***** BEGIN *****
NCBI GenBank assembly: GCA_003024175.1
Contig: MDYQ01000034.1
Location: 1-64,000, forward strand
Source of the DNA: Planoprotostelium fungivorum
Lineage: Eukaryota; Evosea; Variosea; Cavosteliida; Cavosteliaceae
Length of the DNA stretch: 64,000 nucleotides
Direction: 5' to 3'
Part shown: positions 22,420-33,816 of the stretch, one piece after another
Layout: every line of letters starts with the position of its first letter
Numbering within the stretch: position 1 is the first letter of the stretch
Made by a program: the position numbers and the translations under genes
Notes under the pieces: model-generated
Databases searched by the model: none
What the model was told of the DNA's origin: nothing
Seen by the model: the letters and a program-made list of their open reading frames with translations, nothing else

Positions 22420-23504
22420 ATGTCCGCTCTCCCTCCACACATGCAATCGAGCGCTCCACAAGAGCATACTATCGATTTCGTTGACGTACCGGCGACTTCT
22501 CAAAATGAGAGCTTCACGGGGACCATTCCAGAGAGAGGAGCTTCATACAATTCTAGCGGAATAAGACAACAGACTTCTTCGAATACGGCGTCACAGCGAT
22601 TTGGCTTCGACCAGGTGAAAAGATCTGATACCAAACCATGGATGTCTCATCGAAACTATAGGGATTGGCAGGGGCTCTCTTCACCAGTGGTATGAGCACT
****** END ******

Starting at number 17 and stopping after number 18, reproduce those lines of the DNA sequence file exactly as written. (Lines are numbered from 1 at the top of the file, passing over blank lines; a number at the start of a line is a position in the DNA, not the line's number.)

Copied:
22420 ATGTCCGCTCTCCCTCCACACATGCAATCGAGCGCTCCACAAGAGCATACTATCGATTTCGTTGACGTACCGGCGACTTCT
22501 CAAAATGAGAGCTTCACGGGGACCATTCCAGAGAGAGGAGCTTCATACAATTCTAGCGGAATAAGACAACAGACTTCTTCGAATACGGCGTCACAGCGAT